Samar Salah

إِنَّ للهَ يُصْلِحُ كُلَّ شَيْءٍ بِحَيْثُ لَا يَكُونُ ثَمَّةَ دَاعٍلِلْقَلَقِ. فَكُلُّ شَيْءٍ سَيَكُونُ عَلَى مَا يُرَامُ فِي النِّهَاية


I read this book so often as a child that the covers fell off, the binding broke, and I lost about half the pages. Heidi is almost insufferable in her Merciful Christian Perfection--but only *almost*. There's a spark of fun to her, and I was absolutely enthralled by her simple, earthy lifestyle. As an urban kid in the 20th century, the idea that soft bread could be a luxury blew my mind (to the extent that twenty years later, Heidi's meals with Clara are still the main thing I remember about this book). Didn't much like the grandfather or the goats.


Thanks to all the bowdlerized, Disneyfied stupidifications it's been through, poor old Heidi's story gets a bum rap. In fact, Heidi is no sap, and more to the point, her friend Clara with the wheelchair is no timid Victorian dying violet. Somebody plonked this great big book in my lap when I was seven years old, a good reader, and in need of something heavy to hold me down on a long car trip. It worked; it took me off from my flat prairie summer to a land of purple mountain peaks and jumping goats and snow that piled up above the windows in the winter.Heidi comes to live with her grandfather when she is five years old, up high on the mountain where he shuns and is shunned by the village below. For the next three years, she sees almost no one else but the goatherd, Peter, and his mother, grandmother, and the goats. She is never lonely; she is like a nature spirit, communing with the wind, sun, trees, eagles and flowers. It is only when her aunt comes to take her away to Frankfort, to be a companion to ill, housebound Clara, that homesickness and loneliness set in. Heidi's rescue concludes the first half of the book, the half most people know; how Heidi heals the people in her life is the second and more interesting half. I have returned to this book so often that my 1921 edition is all worn out and crumbly, with the plates falling out. Spyri creates a world I would like to live in. I don't know if it ever existed. There are elements of melodrama in the story that are sometimes too sweet for the modern palate, but the scenery is vivid and honest and the pathos is, for the most part, truly felt.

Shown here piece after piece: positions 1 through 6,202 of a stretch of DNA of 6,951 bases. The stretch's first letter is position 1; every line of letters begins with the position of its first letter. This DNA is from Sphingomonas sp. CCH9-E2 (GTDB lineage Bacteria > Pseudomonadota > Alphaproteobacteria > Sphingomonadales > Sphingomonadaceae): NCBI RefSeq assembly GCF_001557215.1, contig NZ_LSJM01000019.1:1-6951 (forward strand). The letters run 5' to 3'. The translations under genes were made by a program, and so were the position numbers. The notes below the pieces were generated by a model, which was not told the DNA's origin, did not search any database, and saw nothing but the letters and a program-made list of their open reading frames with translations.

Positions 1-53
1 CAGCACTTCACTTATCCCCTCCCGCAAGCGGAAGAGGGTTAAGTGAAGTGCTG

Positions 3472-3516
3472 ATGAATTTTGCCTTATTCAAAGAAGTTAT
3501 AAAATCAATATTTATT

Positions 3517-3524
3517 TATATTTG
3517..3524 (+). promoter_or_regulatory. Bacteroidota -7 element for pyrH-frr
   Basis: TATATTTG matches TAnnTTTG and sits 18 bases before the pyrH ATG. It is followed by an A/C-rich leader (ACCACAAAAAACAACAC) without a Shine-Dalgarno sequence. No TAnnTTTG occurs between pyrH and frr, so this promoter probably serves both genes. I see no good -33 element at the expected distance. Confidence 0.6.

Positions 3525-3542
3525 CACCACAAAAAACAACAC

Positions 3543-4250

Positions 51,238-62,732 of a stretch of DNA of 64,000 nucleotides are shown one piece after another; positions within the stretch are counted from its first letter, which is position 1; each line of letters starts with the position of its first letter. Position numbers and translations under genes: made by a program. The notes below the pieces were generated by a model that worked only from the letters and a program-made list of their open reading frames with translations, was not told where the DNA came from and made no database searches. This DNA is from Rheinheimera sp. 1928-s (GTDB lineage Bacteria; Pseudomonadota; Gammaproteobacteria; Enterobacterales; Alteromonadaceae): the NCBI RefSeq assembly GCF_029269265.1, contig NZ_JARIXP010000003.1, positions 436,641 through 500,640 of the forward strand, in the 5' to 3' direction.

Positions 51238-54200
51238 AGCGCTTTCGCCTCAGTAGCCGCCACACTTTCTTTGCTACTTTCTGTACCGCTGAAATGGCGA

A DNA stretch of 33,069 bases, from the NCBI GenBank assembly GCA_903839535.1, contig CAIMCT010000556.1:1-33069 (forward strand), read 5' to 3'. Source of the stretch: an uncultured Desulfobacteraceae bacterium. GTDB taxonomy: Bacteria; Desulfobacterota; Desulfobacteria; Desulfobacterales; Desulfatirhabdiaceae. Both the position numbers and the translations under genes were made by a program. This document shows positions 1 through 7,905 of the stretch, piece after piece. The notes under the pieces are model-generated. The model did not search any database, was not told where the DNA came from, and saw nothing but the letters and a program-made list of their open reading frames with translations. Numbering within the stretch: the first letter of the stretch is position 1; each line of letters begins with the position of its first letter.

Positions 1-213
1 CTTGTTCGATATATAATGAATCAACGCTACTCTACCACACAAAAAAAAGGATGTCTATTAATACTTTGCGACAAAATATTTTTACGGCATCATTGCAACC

Elizabeth Moffat

I absolutely loved this book as a child, and was intrigued to see whether re-visiting it as an adult would alter any of my opinions. The story begins when our heroine Heidi is sent to live in the Swiss mountains with her grandfather who has built up a reputation for himself as being a bit of a reclusive and bad-tempered ogre. Heidi is headstrong, full of energy, and finds beauty in everything she sees, quickly falling head over heels in love with her new surroundings and her surly grandfather who begins to adore her in return. She has no qualms about speaking her mind, and her innocent remarks and retorts made me smile on a few occasions.Just when things are going swimmingly on the mountain, and Heidi has made firm friends with a young goatherd called Peter and his blind grandmother (who obviously both adore her, Heidi can do no wrong!), her Aunt takes her away to become a companion to a young invalid called Clara who lives in Frankfurt. She becomes dreadfully homesick for her mountain home, and is eventually sent back when her sadness becomes too much and she starts sleepwalking, giving the residents of the house a terrible fright, them supposing her to be a ghostly visitor. Her new friend Clara comes to visit her for a holiday and then a miracle occurs….I was happy to realise that I still loved this book as an adult. Heidi is such an adorable character that you can’t help warming to, and the development of a relationship between her and the terrifying grandfather is still as heart-warming for me as it was 25 years ago. It was also wonderful to remember episodes that I had forgotten, such as when she decides to give a present of a number of kittens for her new friend Clara much to the anger of Frau Rottenmeier (aptly named), also the jealousy and consequences of Peter’s jealousy over Heidi’s new playmate – which actually turns out to be a beneficial thing in the end as it triggers the start of the “miracle.”What I didn’t realise on re-reading this novel, was the key part that religion played in the story. As an agnostic, I don’t mind a bit of religion, and sometimes it can add interest to events, but at times it felt a bit preachy and unnecessary. Not that it spoiled my enjoyment at any level, and I still highly recommend it as a classic example of great children’s literature, but has slightly lowered my rating as a result.Please see my full review at http://www.bibliobeth.wordpress.com